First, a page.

Like Mother, Like Daughter: IVLP Transcends Generations

Sanat Ryskulova works as a Research Associate with the National Institute for Strategic Studies of the Kyrgyz Republic, a government think tank. In December of 2019, she traveled to the U.S. through the International Visitor Leadership Program (IVLP) to study policy formation. The IVLP is an initiative funded by the Department of State Office of International Visitors (OIV) to foster mutual understandings between the U.S. and other countries through professional and cultural international exchanges.
My discovery of the United States began in 1998, when my mother participated in the International Visitor Program, as it was known at the time. The project was entitled “Women’s Issues: Focus on Health,” and had been operated by the United States Information Agency (USIA). Her group consisted of four women, each of whom worked in healthcare and was well aware of the gender inequality that existed in the field. They visited Washington, D.C., Illinois, Iowa, Texas, Kentucky, and Pennsylvania. Upon returning home, my mother recounted with admiration the conversations she shared with her American counterparts and the measures they took to protect women’s health across the country. She was delighted by the American people, their culture and education system. I decided then and there I had to learn more about this program. As it is said, better to see something once than to hear about it a thousand times.
I never thought that after 20 years, I would have the opportunity to visit the U.S. on the same program. My IVLP project was designed to educate participants on policy processes by examining the relationships between U.S. think tank institutions and the federal government to inform and strengthen policymaking. Our group included representatives from the Kyrgyz Republic President’s Office, the National Parliament Office, the Ministry of Foreign Affairs, and the National Institute for Strategic Studies of the Kyrgyz Republic, NGO. We had wonderful and informative discussions in Washington, DC, Chicago, and New York City, and met many kind and tolerant people along the way.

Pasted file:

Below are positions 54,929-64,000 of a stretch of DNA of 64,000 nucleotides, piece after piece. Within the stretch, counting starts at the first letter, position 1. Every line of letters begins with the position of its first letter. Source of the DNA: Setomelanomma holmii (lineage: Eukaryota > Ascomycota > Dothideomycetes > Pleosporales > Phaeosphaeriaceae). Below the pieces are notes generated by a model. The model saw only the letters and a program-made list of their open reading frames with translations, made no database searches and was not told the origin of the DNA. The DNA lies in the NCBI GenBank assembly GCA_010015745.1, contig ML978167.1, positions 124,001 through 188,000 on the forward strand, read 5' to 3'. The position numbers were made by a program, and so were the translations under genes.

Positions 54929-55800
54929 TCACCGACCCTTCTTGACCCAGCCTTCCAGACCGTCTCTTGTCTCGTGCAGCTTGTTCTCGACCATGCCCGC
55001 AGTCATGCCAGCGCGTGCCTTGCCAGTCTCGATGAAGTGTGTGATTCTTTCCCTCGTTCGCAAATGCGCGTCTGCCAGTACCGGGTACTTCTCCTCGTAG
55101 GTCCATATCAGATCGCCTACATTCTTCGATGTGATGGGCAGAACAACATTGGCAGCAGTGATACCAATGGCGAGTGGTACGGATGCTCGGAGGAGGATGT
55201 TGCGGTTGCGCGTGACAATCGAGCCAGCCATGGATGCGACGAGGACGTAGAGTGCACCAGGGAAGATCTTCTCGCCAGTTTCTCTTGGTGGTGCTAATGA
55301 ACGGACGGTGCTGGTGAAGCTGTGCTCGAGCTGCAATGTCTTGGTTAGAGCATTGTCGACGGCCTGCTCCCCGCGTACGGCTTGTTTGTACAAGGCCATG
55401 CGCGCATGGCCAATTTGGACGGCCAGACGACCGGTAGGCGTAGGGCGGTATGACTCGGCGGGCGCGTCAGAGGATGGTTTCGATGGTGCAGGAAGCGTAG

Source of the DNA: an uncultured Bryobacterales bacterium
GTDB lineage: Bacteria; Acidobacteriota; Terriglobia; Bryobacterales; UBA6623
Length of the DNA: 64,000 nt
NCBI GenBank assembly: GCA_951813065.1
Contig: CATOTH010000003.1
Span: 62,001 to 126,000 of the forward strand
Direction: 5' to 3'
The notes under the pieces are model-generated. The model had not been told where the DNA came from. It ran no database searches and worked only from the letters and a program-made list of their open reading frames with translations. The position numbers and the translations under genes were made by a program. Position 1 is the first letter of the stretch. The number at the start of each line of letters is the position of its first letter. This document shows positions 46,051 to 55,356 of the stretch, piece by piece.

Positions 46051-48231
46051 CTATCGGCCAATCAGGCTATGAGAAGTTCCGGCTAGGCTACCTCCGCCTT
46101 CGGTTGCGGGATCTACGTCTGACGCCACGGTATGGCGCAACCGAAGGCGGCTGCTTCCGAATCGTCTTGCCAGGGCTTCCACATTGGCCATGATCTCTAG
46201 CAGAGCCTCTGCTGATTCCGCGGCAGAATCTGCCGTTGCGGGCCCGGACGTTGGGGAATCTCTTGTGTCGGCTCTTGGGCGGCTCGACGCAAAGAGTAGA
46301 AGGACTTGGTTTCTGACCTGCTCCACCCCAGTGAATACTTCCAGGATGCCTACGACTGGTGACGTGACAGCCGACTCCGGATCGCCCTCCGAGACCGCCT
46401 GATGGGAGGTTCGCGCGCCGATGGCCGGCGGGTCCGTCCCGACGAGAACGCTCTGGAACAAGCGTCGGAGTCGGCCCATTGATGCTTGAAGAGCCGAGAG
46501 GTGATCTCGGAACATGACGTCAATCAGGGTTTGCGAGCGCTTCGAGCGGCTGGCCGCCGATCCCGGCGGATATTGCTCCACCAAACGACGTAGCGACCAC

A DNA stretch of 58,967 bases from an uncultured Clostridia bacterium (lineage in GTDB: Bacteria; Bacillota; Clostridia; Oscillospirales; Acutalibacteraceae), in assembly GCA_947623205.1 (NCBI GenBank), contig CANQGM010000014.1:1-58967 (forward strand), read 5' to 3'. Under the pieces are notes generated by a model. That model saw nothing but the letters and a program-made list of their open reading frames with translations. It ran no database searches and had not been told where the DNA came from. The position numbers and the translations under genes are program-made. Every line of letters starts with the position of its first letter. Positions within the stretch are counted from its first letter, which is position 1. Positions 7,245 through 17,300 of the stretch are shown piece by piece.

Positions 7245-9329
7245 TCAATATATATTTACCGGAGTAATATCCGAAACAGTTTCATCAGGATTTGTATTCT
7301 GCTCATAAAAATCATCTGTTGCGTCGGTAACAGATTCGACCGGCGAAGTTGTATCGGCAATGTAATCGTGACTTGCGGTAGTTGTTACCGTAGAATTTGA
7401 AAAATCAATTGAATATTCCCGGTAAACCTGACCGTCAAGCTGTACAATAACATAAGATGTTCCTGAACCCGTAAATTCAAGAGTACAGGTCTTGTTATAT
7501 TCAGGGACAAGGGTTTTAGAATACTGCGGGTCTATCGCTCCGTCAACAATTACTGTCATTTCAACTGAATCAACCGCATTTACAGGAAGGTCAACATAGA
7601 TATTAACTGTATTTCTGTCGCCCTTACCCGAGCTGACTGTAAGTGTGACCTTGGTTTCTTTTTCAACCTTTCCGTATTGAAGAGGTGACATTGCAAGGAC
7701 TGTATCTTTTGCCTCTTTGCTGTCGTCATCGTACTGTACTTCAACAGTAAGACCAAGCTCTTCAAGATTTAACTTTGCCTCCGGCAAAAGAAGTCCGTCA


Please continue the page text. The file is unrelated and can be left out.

While everyone very much enjoyed the professional encounters with our American counterparts, it is worth noting the impact of the intercultural experiences as well. The cultural activities and home hospitality arrangements organized by the IVLP leaders were just as memorable and played an equal part in making our trip truly unforgettable.
Moreover, I found it very exciting that through this program, my mother and I, while living over 6,000 miles away, each visited the small town of Freeport, Illinois. As I showed my mom photos from my visit to Freeport, she easily recognized the streets and places she had also visited two decades earlier.
Another thing that surprised me was the fact that although our countries – the Kyrgyz Republic and the United States of America – are on different continents, we both enjoy the privilege of an open society. The Kyrgyz Republic is the only freely elected parliamentary democracy in Central Asia. The 2017 presidential elections in Kyrgyzstan marked the first peaceful transfer of presidential power in the region.
Exchange programs like the IVLP create opportunities for professionals to learn from and work with others to develop shared solutions in various fields, such as policy formation. I am confident that as years go by, we will remember with joy and fondness our time spent in the United States. Last, but not least, we have also formed friendships within our IVLP group, as well as in the U.S., and we are happy to stay in touch with one another. Upon our return home, our group agreed to establish a tradition to remember our time spent in the U.S. by arranging regular get-togethers in Bishkek.